K-means Clustering and its real use-case in the Security Domain

What is K-means Clustering?

How does k-means clustering work?

The -means clustering algorithm attempts to split a given anonymous data set (a set containing no information as to class identity) into a fixed number () of clusters.

Initially number of so called are chosen. A is a data point (imaginary or real) at the center of a cluster. In fact each centroid is an existing data point in the given input data set, picked at random, such that all are unique (that is, for all and , ). These are used to train a KNN Classifier. The resulting classifier is used to classify (using = 1) the data and thereby produce an initial randomized set of clusters. Each is thereafter set to the arithmetic mean of the cluster it defines. The process of classification and adjustment is repeated until the values of the stabilize. The final will be used to produce the final classification/clustering of the input data, effectively turning the set of initially anonymous data points into a set of data points, each with a class identity.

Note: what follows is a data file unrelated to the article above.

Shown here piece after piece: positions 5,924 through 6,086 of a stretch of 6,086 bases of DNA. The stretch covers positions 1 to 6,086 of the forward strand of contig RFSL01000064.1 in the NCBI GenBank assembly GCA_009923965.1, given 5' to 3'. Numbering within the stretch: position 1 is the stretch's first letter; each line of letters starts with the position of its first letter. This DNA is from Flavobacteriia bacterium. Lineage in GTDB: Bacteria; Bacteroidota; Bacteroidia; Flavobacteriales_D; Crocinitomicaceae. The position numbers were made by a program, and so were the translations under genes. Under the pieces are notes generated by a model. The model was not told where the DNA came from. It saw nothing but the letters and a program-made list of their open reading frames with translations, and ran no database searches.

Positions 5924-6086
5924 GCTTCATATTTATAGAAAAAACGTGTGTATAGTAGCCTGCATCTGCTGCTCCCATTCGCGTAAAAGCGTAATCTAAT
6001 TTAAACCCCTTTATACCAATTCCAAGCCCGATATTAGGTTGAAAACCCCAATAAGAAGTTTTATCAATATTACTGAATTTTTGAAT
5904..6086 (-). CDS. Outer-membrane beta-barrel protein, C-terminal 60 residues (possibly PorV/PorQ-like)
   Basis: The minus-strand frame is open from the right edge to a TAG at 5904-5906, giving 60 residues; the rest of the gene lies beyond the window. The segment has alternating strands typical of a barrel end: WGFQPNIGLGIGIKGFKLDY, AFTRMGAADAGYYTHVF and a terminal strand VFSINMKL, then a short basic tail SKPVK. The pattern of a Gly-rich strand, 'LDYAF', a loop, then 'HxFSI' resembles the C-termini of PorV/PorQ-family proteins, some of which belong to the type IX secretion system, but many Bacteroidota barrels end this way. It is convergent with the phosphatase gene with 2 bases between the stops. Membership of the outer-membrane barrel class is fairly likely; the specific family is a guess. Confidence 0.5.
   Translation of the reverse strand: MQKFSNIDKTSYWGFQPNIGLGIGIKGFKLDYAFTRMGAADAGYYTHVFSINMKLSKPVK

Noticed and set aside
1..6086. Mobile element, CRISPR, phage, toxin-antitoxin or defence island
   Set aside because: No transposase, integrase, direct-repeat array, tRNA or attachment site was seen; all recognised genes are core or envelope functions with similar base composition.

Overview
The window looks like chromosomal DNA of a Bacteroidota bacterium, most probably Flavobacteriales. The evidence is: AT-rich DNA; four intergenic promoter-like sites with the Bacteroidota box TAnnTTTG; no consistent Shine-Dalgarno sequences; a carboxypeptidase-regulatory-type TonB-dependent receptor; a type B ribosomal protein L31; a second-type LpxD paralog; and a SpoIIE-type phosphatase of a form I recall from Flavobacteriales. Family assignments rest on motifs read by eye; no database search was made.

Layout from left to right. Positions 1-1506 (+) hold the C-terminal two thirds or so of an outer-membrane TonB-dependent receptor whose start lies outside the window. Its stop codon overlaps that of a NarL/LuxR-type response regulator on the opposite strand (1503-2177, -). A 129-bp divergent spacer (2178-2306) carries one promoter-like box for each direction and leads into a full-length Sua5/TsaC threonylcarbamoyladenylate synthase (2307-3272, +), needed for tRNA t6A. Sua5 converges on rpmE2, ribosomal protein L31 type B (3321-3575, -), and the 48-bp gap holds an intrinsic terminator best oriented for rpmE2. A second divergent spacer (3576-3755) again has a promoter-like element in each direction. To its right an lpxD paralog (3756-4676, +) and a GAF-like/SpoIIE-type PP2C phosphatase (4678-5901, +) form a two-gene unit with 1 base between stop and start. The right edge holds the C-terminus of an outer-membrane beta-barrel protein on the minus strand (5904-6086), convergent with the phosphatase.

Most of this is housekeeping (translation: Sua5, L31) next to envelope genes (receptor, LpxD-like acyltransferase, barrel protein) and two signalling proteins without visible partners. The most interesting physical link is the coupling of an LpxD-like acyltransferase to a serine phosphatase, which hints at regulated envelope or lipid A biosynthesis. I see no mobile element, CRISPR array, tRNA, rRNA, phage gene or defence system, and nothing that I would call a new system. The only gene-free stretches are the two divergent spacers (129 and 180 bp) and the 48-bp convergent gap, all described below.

What are the basic steps for K-means clustering?

  • Step 1: Choose the number of clusters k.
  • Step 2: Select k random points from the data as centroids.
  • Step 3: Assign all the points to the closest cluster centroid.
  • Step 4: Re-compute the centroids of newly formed clusters.
  • Step 5: Repeat steps 3 and 4.

Use-Cases in the Security Domain

Malware Detection

Identifying crime localities

Insurance fraud detection

Cyber-profiling criminals

Call record detail analysis

Automatic clustering of it alerts

Crime document classification




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